You called it an incentive program. What is the incentive?

A qualifying whistleblower who provides information that leads to a "successful resolution in a covered action" may receive between 10 to 30 percent of the collected monetary sanctions. Considering that General Motors was sanctioned $35 million in 2014 for the ignition switch scandal, the whistleblower could have been entitled to an award of over $10 million. The $1.2 billion fine of Toyota for delayed recalls could have resulted in a $360 million reward. Clearly, whistleblowers stand to gain a significant monetary reward.

How much of a reward will be up to the Secretary of Transportation, who may consider whether the whistleblower attempted to report the information internally, the significance of the original information to the resolution, how much the whistleblower assisted the Feds, and any additional relevant factors. It will be interesting to see the awards in future whistleblower cases.

Wasn’t this already part of the Moving Ahead for Progress in the 21st Century Act of 2012 (MAP-21 Act)?

It’s similar. The MAP-21 Act made it illegal for an auto company, supplier or dealer to discriminate against or take adverse employment action against an employee who reports or is about to report a defect, noncompliance or any violation of a motor vehicle defect reporting obligation. It allows for complaints to be filed with the Secretary of Labor, who is charged with investigating the complaint and adjudicating the dispute. The secretary can order the employee to be reinstated or award damages and attorney fees to the complainant.

The FAST Act builds on this by also awarding any whistleblower 10 to 30 percent of any resulting settlements, fines or civil penalties.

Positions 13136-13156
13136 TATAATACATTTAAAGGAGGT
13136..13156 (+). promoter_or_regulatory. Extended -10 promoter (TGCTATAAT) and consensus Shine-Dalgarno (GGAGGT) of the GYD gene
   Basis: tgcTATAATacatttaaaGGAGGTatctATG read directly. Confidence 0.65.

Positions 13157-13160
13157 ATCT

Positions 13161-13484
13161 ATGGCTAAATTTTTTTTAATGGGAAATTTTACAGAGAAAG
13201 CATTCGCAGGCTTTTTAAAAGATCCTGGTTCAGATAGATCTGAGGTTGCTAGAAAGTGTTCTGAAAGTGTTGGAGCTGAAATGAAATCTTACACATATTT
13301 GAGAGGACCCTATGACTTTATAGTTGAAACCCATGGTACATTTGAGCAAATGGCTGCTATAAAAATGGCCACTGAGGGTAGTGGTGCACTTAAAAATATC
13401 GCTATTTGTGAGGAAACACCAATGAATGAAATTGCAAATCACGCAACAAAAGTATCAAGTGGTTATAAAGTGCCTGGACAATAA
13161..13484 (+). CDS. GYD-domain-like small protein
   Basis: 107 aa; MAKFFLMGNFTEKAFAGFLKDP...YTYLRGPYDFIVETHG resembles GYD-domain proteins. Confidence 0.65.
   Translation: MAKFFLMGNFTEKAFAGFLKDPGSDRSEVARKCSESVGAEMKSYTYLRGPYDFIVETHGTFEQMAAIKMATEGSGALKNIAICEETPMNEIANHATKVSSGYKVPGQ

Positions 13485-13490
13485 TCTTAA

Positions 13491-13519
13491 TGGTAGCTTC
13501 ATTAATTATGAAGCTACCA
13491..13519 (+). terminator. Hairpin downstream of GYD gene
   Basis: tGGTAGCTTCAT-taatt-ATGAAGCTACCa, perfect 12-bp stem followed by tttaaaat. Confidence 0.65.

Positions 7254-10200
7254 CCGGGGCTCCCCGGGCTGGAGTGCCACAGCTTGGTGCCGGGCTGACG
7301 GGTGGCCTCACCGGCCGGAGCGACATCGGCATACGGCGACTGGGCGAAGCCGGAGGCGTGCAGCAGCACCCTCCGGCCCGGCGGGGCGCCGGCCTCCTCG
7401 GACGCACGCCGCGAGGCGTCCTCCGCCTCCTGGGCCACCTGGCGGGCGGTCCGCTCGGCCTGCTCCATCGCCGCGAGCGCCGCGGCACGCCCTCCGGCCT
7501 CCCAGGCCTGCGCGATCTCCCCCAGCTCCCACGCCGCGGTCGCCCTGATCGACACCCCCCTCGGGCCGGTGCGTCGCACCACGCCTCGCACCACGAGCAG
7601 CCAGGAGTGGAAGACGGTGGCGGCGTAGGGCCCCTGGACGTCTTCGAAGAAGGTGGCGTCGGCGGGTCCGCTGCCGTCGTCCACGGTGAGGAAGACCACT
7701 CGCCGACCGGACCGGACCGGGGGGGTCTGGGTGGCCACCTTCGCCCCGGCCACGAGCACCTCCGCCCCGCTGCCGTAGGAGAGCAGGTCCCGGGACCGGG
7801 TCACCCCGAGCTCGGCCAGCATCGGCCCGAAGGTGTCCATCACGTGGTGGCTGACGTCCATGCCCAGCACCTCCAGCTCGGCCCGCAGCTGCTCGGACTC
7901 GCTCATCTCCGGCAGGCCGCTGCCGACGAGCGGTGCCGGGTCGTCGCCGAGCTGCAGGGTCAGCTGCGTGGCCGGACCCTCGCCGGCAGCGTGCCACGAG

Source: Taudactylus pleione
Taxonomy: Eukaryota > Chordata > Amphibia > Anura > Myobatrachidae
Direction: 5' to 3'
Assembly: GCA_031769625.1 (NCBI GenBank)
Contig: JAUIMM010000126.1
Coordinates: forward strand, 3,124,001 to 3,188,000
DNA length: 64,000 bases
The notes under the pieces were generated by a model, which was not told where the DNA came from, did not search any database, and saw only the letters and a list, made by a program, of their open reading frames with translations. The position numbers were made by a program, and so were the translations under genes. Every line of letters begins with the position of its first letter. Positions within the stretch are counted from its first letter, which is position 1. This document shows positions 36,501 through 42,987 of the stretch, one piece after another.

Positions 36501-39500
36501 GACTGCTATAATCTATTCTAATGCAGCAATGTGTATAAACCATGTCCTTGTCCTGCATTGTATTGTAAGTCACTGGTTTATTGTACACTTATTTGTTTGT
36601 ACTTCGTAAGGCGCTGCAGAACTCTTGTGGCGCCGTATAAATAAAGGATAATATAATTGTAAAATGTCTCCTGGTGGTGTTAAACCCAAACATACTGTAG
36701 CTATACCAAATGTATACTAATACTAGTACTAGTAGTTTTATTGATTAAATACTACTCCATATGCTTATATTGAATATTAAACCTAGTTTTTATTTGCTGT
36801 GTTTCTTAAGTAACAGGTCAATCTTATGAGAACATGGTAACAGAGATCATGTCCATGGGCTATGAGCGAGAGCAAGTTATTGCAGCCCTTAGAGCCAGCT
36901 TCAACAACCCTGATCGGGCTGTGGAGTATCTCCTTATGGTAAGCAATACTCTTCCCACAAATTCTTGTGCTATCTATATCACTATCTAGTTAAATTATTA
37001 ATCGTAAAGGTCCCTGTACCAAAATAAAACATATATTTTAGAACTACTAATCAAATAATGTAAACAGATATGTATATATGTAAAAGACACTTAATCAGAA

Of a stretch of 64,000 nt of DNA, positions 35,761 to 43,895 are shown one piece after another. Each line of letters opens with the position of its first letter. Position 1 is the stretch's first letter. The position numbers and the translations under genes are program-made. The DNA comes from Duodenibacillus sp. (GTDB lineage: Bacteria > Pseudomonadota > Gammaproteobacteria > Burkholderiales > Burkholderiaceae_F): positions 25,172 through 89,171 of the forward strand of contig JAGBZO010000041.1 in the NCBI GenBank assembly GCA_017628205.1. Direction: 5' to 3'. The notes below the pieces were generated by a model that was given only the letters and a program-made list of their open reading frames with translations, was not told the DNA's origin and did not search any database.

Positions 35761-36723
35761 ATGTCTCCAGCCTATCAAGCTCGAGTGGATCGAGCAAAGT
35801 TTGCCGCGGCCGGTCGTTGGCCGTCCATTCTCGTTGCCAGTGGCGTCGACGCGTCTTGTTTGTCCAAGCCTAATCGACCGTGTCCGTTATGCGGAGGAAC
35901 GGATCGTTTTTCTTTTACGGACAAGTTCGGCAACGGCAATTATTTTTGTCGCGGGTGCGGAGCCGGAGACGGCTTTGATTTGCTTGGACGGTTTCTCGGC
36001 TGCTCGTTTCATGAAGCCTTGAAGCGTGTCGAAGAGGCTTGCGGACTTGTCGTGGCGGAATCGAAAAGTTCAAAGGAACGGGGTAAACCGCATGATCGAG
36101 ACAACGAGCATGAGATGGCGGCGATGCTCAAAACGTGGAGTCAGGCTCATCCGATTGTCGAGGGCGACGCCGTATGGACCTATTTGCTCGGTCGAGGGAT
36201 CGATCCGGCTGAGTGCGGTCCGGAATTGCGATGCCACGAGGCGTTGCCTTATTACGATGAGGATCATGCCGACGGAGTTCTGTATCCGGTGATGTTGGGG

Will this increase the number of defect investigations against auto companies?

If the SEC Whistleblower Program is any indication, this will almost certainly lead to more enforcement actions eventually, but not at first. In 2012, the program’s first full year, the SEC received 3,001 tips. This number has gradually increased by around 300 more tips each year since, culminating 3,923 tips during 2015.

But it wasn’t just the volume of tips that has increased enforcement as much as the quality. As the program has aged, tipsters have hired attorneys to help them collect the appropriate data to report, thus increasing the likelihood of receiving an award. From all of the 14,116 tips received during the life of the program, the SEC has paid out $54 million to just 22 whistleblowers. But, $37 million of that was paid out in 2015 alone.

So is there anything we can do?

Yes, there is! Congress built exceptions into the MVSWP that deny a reward to otherwise qualifying whistleblowers in certain circumstances, such as criminal activity by the whistleblower, or if he deliberately caused or substantially contributed to the violation.

One of those exceptions provides auto companies with a way to ensure its employees will not qualify for a reward: By creating an internal reporting mechanism to protect employees from retaliation. Having such an internal reporting mechanism would force the whistleblower to meet another qualifying element (He must have a reasonable belief he would have been retaliated against anyway, have a reasonable belief that the information was already internally reported, investigated or otherwise made known to the company, or "if the Secretary has good cause waive this requirement.") If you already established a policy and a procedure to encourage the reporting of potential violations and to protect whistleblowers from retaliation, as major suppliers and OEMs have, you should be all set. If not, such policies and procedures should be established quickly.